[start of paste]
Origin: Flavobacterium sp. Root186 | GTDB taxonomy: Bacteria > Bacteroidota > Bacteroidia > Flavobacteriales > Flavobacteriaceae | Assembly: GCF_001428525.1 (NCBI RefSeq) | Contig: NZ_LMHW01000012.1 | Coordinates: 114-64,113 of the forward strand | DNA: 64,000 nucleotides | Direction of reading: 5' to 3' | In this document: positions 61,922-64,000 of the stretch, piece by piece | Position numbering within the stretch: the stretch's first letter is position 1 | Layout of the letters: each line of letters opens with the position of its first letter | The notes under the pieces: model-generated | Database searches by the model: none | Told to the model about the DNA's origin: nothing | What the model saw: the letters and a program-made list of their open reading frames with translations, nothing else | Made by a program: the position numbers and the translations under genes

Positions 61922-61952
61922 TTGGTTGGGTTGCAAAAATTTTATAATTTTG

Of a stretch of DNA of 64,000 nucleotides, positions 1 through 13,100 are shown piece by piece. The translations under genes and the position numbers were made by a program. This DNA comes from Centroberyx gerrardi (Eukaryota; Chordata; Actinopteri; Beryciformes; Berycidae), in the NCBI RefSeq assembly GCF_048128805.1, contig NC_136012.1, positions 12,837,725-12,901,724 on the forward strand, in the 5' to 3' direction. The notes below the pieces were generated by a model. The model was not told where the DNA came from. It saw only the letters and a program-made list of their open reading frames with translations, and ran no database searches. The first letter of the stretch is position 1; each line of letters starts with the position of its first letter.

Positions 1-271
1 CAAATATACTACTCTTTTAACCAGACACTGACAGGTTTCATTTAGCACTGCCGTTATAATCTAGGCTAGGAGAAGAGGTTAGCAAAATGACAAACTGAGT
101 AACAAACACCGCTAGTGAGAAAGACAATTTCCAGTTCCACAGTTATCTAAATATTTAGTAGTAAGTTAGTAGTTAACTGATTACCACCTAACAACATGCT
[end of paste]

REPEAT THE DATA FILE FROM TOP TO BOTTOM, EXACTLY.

Origin: Flavobacterium sp. Root186 | GTDB taxonomy: Bacteria > Bacteroidota > Bacteroidia > Flavobacteriales > Flavobacteriaceae | Assembly: GCF_001428525.1 (NCBI RefSeq) | Contig: NZ_LMHW01000012.1 | Coordinates: 114-64,113 of the forward strand | DNA: 64,000 nucleotides | Direction of reading: 5' to 3' | In this document: positions 61,922-64,000 of the stretch, piece by piece | Position numbering within the stretch: the stretch's first letter is position 1 | Layout of the letters: each line of letters opens with the position of its first letter | The notes under the pieces: model-generated | Database searches by the model: none | Told to the model about the DNA's origin: nothing | What the model saw: the letters and a program-made list of their open reading frames with translations, nothing else | Made by a program: the position numbers and the translations under genes

Positions 61922-61952
61922 TTGGTTGGGTTGCAAAAATTTTATAATTTTG

Of a stretch of DNA of 64,000 nucleotides, positions 1 through 13,100 are shown piece by piece. The translations under genes and the position numbers were made by a program. This DNA comes from Centroberyx gerrardi (Eukaryota; Chordata; Actinopteri; Beryciformes; Berycidae), in the NCBI RefSeq assembly GCF_048128805.1, contig NC_136012.1, positions 12,837,725-12,901,724 on the forward strand, in the 5' to 3' direction. The notes below the pieces were generated by a model. The model was not told where the DNA came from. It saw only the letters and a program-made list of their open reading frames with translations, and ran no database searches. The first letter of the stretch is position 1; each line of letters starts with the position of its first letter.

Positions 1-271
1 CAAATATACTACTCTTTTAACCAGACACTGACAGGTTTCATTTAGCACTGCCGTTATAATCTAGGCTAGGAGAAGAGGTTAGCAAAATGACAAACTGAGT
101 AACAAACACCGCTAGTGAGAAAGACAATTTCCAGTTCCACAGTTATCTAAATATTTAGTAGTAAGTTAGTAGTTAACTGATTACCACCTAACAACATGCT